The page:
Sigrid Close is an Assistant Professor in the Department of Aeronautics and Astronautics at Stanford University, where she heads up the Space Environment and Satellite Systems laboratory.Prior to joining Stanford, she was a project leader at Los Alamos National Laboratory, and a technical staff member at M.I.T. Lincoln Laboratory where she led a program to characterize meteoroids and meteoroid plasma using high-power radars.Her honors and awards include the following:Presidential Early Career Award for Scientists and Engineers (PECASE), NSF CAREER Award, DOE CAREER Award, Award of Excellence from the United States of America for Exceptional Efforts in Meteoroid Plasma Analysis and Modeling, Hellman Scholar, featured in IEEE Spectrum April 2010, featured on the cover of IEEE Spectrum in February 2008, Joe D. Marshall Award given by AFTAC for Outstanding Technical Briefing, M.I.T. Lincoln Scholar from 2000 through 2004, and first place in the student paper competition at the International Union of Radio Science in 2002.She was a panel member of the National Research Council’s Aeronautics and Space Engineering Board and Space Studies Board: Near Earth Objects Mitigation in 2009, and the National Research Council’s Aeronautics and Space Engineering Board and Space Studies Board: Micrometeoroids and Orbital Debris in 2011.She was also a co-host of the TV program “Known Universe” in 2011, which aired on the National Geographic Channel, and has been featured as a guest expert on PBS and the Weather Channel.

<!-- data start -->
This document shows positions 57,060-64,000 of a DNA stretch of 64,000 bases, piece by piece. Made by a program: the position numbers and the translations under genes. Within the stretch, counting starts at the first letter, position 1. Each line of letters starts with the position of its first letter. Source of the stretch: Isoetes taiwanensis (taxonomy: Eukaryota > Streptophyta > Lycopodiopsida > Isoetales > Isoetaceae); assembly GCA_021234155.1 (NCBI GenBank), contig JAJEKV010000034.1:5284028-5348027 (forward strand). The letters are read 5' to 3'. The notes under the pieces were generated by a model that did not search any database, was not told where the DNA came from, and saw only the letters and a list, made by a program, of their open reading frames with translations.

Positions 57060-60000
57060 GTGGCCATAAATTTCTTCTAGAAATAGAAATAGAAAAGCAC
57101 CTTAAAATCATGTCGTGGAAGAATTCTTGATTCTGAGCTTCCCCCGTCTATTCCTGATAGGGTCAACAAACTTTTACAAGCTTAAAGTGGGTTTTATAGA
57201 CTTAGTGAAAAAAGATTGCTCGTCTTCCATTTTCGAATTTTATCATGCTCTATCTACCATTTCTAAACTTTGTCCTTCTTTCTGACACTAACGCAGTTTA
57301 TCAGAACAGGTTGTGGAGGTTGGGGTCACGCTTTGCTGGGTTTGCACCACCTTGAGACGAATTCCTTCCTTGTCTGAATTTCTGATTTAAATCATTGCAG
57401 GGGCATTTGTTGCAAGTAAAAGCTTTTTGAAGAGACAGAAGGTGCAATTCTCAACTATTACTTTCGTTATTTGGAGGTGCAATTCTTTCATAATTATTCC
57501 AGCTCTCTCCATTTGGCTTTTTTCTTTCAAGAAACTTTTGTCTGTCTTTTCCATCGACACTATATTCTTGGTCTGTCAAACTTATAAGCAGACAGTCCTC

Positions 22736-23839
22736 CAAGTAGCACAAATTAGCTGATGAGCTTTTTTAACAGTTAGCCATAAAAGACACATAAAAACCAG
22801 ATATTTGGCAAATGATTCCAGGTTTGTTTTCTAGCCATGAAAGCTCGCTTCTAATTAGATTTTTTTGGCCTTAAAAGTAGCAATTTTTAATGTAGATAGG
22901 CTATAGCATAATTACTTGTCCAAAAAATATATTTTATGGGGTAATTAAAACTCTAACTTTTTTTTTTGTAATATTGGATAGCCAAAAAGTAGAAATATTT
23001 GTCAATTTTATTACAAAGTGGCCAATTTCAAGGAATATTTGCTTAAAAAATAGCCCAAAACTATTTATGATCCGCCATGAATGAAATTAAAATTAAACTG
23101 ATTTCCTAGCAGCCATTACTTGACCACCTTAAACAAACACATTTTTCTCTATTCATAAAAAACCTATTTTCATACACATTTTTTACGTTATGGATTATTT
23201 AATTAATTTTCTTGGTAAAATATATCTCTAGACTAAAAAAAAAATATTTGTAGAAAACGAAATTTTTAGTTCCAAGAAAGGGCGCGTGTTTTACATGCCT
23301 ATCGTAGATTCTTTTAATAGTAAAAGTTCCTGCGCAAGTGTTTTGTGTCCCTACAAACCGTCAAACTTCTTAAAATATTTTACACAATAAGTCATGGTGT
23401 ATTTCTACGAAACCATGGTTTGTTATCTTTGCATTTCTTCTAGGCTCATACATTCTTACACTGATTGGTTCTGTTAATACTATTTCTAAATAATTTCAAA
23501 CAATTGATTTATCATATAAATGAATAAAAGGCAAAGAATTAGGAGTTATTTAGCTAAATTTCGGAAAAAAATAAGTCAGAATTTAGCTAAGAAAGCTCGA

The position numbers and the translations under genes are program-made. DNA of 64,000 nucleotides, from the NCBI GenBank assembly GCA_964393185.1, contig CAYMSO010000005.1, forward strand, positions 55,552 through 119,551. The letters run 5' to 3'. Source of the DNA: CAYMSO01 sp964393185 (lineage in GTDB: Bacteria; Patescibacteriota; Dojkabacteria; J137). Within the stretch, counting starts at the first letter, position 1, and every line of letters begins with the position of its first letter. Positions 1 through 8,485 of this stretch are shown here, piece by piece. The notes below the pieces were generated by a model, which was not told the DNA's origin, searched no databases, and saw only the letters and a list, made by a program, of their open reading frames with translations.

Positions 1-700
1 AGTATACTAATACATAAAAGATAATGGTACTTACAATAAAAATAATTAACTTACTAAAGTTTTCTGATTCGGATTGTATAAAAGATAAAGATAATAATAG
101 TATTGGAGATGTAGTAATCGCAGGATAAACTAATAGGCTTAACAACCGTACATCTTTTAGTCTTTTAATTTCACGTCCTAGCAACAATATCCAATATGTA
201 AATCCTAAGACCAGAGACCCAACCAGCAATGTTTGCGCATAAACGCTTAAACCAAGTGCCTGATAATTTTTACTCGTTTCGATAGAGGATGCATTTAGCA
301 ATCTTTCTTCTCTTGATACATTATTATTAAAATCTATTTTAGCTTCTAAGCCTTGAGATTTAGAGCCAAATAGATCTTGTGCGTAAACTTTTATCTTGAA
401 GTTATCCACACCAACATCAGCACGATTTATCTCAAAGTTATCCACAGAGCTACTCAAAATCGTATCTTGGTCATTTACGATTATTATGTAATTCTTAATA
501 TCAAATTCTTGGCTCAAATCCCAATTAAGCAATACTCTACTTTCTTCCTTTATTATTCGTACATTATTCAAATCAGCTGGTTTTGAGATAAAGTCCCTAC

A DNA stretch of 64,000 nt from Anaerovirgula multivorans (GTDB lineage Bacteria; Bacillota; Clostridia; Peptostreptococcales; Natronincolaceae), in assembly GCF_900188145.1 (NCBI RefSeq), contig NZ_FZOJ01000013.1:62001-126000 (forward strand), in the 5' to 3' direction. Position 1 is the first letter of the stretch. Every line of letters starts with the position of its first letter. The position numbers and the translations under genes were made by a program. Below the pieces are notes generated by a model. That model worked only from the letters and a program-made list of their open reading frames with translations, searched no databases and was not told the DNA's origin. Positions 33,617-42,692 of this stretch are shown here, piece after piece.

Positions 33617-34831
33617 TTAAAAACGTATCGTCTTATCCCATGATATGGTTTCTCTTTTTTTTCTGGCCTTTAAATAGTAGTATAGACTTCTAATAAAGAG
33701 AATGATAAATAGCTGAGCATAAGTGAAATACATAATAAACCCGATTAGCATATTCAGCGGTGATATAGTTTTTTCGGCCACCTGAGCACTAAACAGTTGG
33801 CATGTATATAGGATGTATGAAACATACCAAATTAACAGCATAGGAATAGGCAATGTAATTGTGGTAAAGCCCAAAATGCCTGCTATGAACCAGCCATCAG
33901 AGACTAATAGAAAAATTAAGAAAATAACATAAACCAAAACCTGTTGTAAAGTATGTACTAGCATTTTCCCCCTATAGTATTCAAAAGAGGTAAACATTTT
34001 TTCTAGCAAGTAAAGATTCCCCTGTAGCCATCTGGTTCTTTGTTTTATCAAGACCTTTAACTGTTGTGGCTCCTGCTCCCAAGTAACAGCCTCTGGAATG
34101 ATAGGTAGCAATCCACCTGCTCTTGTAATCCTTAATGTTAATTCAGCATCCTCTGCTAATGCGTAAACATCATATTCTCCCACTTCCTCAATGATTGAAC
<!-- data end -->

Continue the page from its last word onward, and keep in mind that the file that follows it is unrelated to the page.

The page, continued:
Asteroid Day is a global awareness campaign where people from around the world come together to learn about asteroids, the impact hazard they may pose, and what we can do to protect our planet, families, communities, and future generations from future asteroid impacts. Asteroid Day is held each year on the anniversary of the largest impact in recent history, the 1908 Tunguska event in Siberia. Subscribe to our Mailing list